While I loved exploring Bangkok, my favorite part of any overseas trip is always venturing beyond the city limits. Thailand was no different. We spent one day of our recent trip to Thailand out in Kanchanaburi Province, with a few stops along the way. Our ultimate destination was an elephant sanctuary on the River Kwai, where we bareback rode elephants through the forest and into the river where we bathed and played with them. It was an experience I’ll never forget!
Before I go any further, I should note that visiting elephant sanctuaries and camps in Thailand is very controversial. Many of the elephants at camps are treated very poorly and often not rescued. I thoroughly researched the company and elephant sanctuary that I chose, Tour with Tong, and felt comfortable going to their private elephant sanctuary. Some people argue that you should not visit any elephant sanctuary or camp to stop the cyclical pattern of exploiting elephants for money purposes. However, I believe that the money I spent at the elephant sanctuary was instead supporting the sanctuary for caring and rehabilitating the rescued elephants. That said, do your research before choosing to visit an elephant sanctuary or camp in Southeast Asia.
Maeklong Railroad Market and Amphawa Floating Market
One of the reasons I chose Tour with Tong was for the ability to customize my day trip and visit various other tourist sites that were not readily accessible by taxi or public transportation in Bangkok. We had a private guide and car, which allowed us to go at our own pace and adjust our itinerary as the day went on. We had a great day with our guide, Nid!
Our first stop was the Maeklong Railroad Market. The market is literally on and between the railroad tracks in a small town outside of Bangkok. Twice a day, the train goes through the town. When that happens, some people move their goods off the tracks while others leave them and let the train rumble right over them. The area where the train tracks run through the town is very narrow and you have to stand very tightly against the wall to watch it come through the market. We were lucky enough to see the train come through and it was astounding to watch!
Our next stop was the famous Amphawa floating market. It was fun to hop on a boat and travel through the canals, but you could tell that the market catered towards tourists. For this reason, I much preferred the Khlong Lat Mayom floating market closer to Bangkok. Visit at least one floating market if you go to Bangkok, but if you are able to choose, go with Khlong Lat Mayom floating market.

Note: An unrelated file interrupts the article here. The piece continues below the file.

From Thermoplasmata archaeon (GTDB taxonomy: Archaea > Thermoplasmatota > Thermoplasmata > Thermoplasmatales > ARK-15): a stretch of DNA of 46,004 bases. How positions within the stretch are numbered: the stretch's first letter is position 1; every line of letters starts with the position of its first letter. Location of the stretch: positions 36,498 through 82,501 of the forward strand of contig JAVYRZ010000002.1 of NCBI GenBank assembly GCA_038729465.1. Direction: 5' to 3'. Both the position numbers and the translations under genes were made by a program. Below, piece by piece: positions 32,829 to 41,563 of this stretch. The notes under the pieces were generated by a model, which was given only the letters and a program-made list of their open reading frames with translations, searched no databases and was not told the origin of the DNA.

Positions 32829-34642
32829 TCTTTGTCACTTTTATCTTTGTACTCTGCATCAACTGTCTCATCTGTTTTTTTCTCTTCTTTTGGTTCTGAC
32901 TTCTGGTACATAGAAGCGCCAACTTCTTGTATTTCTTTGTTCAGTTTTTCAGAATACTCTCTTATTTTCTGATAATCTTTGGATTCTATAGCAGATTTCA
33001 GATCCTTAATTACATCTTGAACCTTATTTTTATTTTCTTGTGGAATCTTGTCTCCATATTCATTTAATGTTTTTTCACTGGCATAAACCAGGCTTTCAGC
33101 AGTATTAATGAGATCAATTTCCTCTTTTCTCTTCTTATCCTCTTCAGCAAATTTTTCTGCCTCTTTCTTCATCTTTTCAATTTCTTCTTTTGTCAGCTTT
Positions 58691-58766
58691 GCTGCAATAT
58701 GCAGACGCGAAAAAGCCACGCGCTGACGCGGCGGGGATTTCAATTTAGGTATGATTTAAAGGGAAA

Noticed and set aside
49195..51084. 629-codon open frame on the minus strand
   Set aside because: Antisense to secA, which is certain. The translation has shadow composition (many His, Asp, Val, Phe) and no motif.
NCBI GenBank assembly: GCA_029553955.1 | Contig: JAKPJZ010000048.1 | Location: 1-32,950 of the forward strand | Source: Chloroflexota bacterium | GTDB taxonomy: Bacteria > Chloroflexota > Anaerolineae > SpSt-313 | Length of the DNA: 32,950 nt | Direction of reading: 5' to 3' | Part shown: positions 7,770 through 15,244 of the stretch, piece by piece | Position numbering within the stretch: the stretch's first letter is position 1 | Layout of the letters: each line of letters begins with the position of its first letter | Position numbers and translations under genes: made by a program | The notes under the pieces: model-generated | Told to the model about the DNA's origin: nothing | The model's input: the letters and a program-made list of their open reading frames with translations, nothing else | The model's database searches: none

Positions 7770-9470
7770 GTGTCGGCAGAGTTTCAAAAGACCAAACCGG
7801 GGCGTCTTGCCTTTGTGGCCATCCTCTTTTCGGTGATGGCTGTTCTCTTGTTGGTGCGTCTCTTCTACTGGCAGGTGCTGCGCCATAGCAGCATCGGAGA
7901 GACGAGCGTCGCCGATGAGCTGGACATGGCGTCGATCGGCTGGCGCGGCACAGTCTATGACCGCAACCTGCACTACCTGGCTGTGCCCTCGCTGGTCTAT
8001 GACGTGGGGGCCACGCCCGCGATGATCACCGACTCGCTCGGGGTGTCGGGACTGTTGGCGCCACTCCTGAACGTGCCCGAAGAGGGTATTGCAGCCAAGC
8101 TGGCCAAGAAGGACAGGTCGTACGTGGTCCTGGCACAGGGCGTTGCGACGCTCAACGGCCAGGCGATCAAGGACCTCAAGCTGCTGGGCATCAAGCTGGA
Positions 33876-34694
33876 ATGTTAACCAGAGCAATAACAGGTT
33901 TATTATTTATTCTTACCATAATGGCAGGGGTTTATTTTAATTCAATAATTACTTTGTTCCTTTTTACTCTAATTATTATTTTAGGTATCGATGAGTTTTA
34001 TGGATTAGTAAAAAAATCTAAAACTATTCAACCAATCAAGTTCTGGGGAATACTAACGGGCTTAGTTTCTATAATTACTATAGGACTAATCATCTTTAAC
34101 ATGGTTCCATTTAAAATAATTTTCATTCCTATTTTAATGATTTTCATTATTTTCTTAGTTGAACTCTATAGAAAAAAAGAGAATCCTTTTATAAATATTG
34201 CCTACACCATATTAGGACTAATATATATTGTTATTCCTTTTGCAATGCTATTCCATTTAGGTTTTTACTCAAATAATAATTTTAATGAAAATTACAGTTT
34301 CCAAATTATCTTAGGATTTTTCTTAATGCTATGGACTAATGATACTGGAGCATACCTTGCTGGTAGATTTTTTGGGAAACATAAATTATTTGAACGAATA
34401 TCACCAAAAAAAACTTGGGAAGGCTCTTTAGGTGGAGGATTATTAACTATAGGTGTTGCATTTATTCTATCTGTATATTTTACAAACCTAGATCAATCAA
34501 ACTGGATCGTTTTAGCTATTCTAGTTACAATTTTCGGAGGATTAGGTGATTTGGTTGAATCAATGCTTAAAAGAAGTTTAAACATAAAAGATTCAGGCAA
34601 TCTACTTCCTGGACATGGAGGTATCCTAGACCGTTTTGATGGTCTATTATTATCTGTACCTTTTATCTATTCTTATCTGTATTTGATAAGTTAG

Bareback Elephant Riding in Kanchanaburi
When we made it to the elephant sanctuary, no time was wasted. After quickly changing, we said hello to our elephants by giving them a few snacks and then were helped onto the elephants. While riding an elephant in a carrier on its back can hurt the elephant, riding bareback on the elephant’s neck does not. However, it is definitely a little scary riding on the neck as you are on top of a massive creature and balancing is very difficult. There is nothing to hold onto but the elephant himself. You ride the elephant with a mahout (elephant trainer), and they do help you balance if you seem uneasy or start to fall. It took a few minutes to get comfortable and when I finally did, we started going down a steep incline into the river!
While I knew we would be going into the river with the elephants, I didn’t quite understand that the elephants would actually be swimming with us still on their necks. Apparently, some elephants go under water and some don’t. I was lucky to get one that loved to swim. I had trouble balancing on the elephant on land, but balancing while the elephant swam was on a whole different level!
Nonetheless, it was an amazing experience. After “swimming” for a few minutes, we hopped into the water and were given brushes to help bathe the elephants. They look big enough while standing, but when they roll over in onto their sides in the water while you bathe them, they are just enormous.
After the bath, it was time for a little playing before we rode back up and said goodbye.
Both my husband and I loved our experience with the elephants and it was definitely the highlight of our trip to Thailand.
Feeding Monkeys and the Bridge Over the River Kwai
On our way back from the elephant sanctuary, I asked our guide if we could see wild monkeys anywhere nearby. She took us to a temple in a nearby town that was full of wild monkeys! Two women with fruit stands sold baskets of fruit to you to feed the monkeys. While feeding the monkeys was also a little nerve-wracking at first, I absolutely loved it and was so glad our guide was able to add in that side trip for us.
Our final stop of the day was the Bridge Over the River Kwai. Thousands upon thousands of prisoners of war and forced laborers lost their lives building the bridge. The famous movie, with the same name, is loosely based on the World War II construction of the bridge. It was later bombed during World War II but has since been rebuilt. It was an interesting stop and also was set in a beautiful area.
On both our way to and from all of the destinations, our guide Nid was full of stories and information about all of Thailand. We had the best day with her and would highly recommend booking a day trip with Tour with Tong!